Thursday, November 04, 2004

Popular Vote, Population Density

Mad mapping Thursday, final entry:

Compare this map with the Proportional US Electoral Map ; What stands out to me is how vast stretches of the Western and Southern United States -- primarily Red States -- are so sparsely populated.

These two maps reveal that this is actually quite an evenly split nation -- coastal urbanites versus heartland rural/suburbanites:


Population Density
Popular Vote, by Population
Us_map_pop_density
Click for larger graphic




Sources:
Election Results
New York Times, November 4, 2004
http://www.nytimes.com/packages/khtml/2004/11/03/politics/20041103_px_ELECT_FEATURE.html

Posted at 10:41 PM in Politics | Permalink

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Mad mapping Thursday, final entry: Compare this map with the Proportional US Electoral Map ; What stands out to me is how vast stretches of the Western and Southern United States -- primarily Red States -- are so sparsely populated.... [Read More]

Tracked on Nov 4, 2004 10:58:07 PM

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Tracked on Nov 9, 2004 1:17:40 PM

Comments

How can I get a really good print out of this map etc.? Otherwise, no one is going to believe me.

(When I saw the red and blue map the other day, I couldn't believe the vast red area as I knew as do you where the population actually is.)

Posted by: mageen | Nov 5, 2004 3:13:30 PM

now matter how you look at it: Kerry is still a loser!

Posted by: Komrade Kirk | Nov 10, 2004 2:51:46 AM

Kerry lost? Yes.

Repubs/Conservs doing more than exaggerating? Yes.

After the Ohio recount, Bush will likely have won by less than 60,000 votes. Had Kerry picked up Ohio, Bush would have had the popular vote, but Kerry the White House.

That is the truth the right wants to ignore, spin, and distort.

Posted by: jupiter1019 | Nov 16, 2004 6:37:10 AM

this is absolutely retarded. will you people quit your belly aching about the election. Kerry lost. Bush won. it is as simple as that. Bush won in a popular vote, so even with the electoral college eliminated, it would yield the same result. can we please cut the conspiracy theorys and the illustrated world maps? who in their right mind can say the 'world' voted for Kerry? who really cares? they don't vote. they don't pay taxes. they don't get a say so. i don't remember being asked who do i want to preside over the Czech Republic....


bottom line. we are americans. all of us. we, as a country, have elected Bush for 4 more years. quit your bitching, and try to make America better by doing something positive. quit saying the world would be better....IF....
if you really can't stomach having Bush as a president, you will have another chance to vote in 4 years. that the beauty of America....you get to keep voting.


let's all take a moment,,,,,,,,,,,and get behind our country instead of criticizing everything.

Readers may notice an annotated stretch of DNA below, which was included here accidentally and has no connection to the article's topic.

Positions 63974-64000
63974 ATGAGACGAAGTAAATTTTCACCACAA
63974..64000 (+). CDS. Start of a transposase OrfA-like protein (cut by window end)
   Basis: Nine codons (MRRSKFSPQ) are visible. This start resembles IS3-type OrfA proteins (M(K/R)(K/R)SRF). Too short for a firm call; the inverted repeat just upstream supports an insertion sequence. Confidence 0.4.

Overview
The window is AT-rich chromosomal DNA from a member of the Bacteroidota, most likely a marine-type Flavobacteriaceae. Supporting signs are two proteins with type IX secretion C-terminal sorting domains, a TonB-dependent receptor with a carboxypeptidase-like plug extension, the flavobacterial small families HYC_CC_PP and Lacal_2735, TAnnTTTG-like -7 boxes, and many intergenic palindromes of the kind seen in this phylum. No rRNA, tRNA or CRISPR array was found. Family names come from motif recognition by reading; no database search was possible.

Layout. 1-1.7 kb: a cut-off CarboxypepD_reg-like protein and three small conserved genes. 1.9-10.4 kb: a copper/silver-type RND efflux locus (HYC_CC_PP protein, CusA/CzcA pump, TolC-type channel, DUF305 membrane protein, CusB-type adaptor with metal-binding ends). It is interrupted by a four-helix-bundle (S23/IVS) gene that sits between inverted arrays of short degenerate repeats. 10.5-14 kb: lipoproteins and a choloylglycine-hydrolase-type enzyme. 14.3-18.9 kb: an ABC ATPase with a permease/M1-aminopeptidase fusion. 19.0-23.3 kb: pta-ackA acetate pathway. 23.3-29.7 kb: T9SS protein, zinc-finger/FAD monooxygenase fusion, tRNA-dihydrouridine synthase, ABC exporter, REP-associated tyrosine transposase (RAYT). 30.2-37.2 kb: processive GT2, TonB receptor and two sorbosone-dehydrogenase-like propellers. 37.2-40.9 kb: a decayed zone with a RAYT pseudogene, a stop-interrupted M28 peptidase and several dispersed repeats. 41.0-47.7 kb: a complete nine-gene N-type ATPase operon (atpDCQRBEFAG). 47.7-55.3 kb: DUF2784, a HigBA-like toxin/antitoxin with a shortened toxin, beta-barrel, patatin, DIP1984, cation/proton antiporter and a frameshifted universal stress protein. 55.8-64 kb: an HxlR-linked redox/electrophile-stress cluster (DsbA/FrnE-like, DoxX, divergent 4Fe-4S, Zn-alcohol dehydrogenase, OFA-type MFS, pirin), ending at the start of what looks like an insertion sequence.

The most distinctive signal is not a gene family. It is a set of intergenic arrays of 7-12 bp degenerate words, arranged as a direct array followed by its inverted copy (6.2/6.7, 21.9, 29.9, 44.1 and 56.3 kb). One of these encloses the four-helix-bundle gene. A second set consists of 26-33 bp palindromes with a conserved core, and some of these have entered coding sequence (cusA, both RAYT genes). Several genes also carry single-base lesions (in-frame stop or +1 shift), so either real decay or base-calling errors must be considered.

Posted by: Tom | Nov 17, 2004 11:56:22 AM

This is America, we don't have to get behind politicians we don't like. Getting behind "america" and getting behind someone who you disagree with is not the same thing. In a democracy you are expected to disent. People are getting behind their country by criticizing the people who are harming it, elected or not.

So please quite YOUR bitching. I bet you weren't so accomodating when Clinton won. I know I wasn't.

What is interesting about who voted in this election is that democrats and republicans have nearly 100% switched since the 1956 election of Eisenhower. (compare 1956 to 1964 and you'll see what I mean). This is back when the democrats were for wars such as Vietnam or Korea, and for segregation.

The people who are voting for Bush are the same people who voted against Eisenhower. Generally these include southern segregationists. When Kennedy met with Martin Luther King in 1960 Blacks moved to the democratic party and Segregationists (dixiecrats) moved to the republican party.

I think the term conservative and liberal here are misleading. The part of the republican party that bush represents is this wing. That is why so many of his values are opposite that of traditional republicans. These values are: small government (low spending), Privacy (no patriot act, random detentions), no foreign entanglements (like the trumped up war on Iraq), freedom of religion (even if you are muslim) and activist courts controlling my private life (including religion, personal morality and birth control). What is constant however is what red-states and blue-states vote for and their values.

I am personally a bit liberatarian, I want to be left alone, I don't want the government breathing down my neck, I don't want our troops invading other parts of the world without reason. That used to mean I was a republican, but now the roles are switched. I imagine that most of these "core republican voters" will eventually move to the democratic party. Likewise, those looking to establish state religion, segregation and police protection accorting to race and national origin, government intervention in states rights (gay marriage, abortion being the new issues), pro-war, will become more red.

If you want to see how red and blue states break down culturally check out This website And this is from an Ex-Republican (reborn independent)

I find the results on lynching to be the most interesting. There is an obvious connection between individuals who do not trust the government, or who lack government funding for institutions such as the police and the likelyhood they will take the law into their own hands.

Posted by: Ilir Topalli | Nov 30, 2004 12:56:05 PM

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